Minimizing aerosol bone dust during autopsies

Jip M.E. Pluim, Arjo J. Loeve, Reza R.R. Gerretsen

Research output: Contribution to journalArticleScientificpeer-review

2 Citations (Scopus)
6 Downloads (Pure)


When sawing bone for medical or medico-legal procedures, fine, airborne dust is produced (aerosols) that can pose a health hazard when inhaled. The aim of this study was to determine the influence of saw blade frequency and contact load, bone condition, test environment, and saw blade type, on the production of aerosol particles. A custom test setup was designed, manufactured and used in 8 bone sawing experiments, using a particle counter to determine the production of aerosol particles while varying the 5 chosen parameters. The number of counted particles was highest with higher saw blade frequencies, lower saw blade contact loads, in dry completely skeletonized bone compared to fresh bone, and using an electrical oscillating saw compared to hand-sawing. Under all conditions, the high amount of aerosol counted posed potential health risks. The ventilation system that we tested was adequate in removing the produced particles, but these high-tech systems are not always available in developing countries or emergency situations. The production of aerosols can be reduced by optimizing the sawing parameters. However, even the lowest number of aerosol particles counted during the current study was high enough to cause potential health risks to practitioners. Safety precautions should be taken, such as external ventilation, proper breathing gear, and adequate protocols, to truly minimize the risk in all bone sawing scenarios.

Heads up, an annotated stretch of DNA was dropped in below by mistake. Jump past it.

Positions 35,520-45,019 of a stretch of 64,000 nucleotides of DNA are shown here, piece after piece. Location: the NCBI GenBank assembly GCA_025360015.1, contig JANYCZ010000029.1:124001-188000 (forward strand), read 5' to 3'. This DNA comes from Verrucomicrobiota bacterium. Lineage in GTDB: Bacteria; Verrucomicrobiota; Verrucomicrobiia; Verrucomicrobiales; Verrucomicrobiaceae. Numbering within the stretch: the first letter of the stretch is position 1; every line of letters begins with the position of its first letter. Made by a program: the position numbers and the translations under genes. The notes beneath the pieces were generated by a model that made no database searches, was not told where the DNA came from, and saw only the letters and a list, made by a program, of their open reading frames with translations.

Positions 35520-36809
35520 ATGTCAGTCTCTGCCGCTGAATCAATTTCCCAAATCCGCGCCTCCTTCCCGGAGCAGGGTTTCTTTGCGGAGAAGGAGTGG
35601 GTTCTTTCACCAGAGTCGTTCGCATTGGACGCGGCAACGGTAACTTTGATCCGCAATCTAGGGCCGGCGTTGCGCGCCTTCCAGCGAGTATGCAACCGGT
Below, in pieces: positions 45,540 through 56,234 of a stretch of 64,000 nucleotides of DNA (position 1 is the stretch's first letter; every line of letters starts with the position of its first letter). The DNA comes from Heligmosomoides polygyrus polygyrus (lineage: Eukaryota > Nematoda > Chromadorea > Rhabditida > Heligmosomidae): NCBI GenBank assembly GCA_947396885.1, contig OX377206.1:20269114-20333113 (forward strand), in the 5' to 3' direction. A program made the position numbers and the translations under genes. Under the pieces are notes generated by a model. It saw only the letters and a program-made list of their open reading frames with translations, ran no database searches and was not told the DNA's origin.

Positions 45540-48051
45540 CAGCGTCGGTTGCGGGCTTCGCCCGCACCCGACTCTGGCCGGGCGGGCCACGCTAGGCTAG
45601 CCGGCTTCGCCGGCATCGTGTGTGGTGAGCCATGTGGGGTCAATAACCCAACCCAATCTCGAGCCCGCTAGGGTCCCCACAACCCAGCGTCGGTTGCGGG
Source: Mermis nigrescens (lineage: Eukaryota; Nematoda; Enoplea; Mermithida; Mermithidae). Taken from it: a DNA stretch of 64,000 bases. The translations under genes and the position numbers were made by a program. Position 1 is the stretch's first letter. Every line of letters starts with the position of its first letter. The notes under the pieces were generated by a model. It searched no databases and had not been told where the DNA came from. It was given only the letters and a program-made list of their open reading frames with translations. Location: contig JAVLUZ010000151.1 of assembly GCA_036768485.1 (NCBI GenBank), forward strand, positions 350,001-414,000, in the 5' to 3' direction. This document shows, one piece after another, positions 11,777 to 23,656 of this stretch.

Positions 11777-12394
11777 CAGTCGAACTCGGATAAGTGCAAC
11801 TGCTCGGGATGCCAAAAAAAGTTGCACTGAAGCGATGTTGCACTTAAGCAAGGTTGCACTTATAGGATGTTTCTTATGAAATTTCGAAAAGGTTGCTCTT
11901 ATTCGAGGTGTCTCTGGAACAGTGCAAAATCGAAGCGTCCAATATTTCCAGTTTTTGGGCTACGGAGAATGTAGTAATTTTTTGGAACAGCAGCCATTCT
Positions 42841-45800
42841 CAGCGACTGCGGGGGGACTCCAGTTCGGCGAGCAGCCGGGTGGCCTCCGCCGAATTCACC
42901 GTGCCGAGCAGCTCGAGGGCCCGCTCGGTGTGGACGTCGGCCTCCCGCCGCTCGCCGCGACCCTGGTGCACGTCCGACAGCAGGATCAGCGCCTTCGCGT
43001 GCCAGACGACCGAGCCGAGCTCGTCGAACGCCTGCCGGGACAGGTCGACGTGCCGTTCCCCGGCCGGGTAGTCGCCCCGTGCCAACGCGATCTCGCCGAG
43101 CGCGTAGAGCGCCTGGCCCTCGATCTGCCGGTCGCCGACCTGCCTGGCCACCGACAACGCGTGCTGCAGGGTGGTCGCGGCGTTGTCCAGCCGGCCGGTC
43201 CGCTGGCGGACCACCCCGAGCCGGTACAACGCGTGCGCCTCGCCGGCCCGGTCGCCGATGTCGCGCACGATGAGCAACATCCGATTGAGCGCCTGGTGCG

Original languageEnglish
Pages (from-to)404-407
JournalForensic Science, Medicine, and Pathology
Issue number3
Publication statusPublished - 2019


  • Aerosol
  • Autopsy
  • Biosafety
  • Bone dust
  • Pathology
  • Sawing parameters

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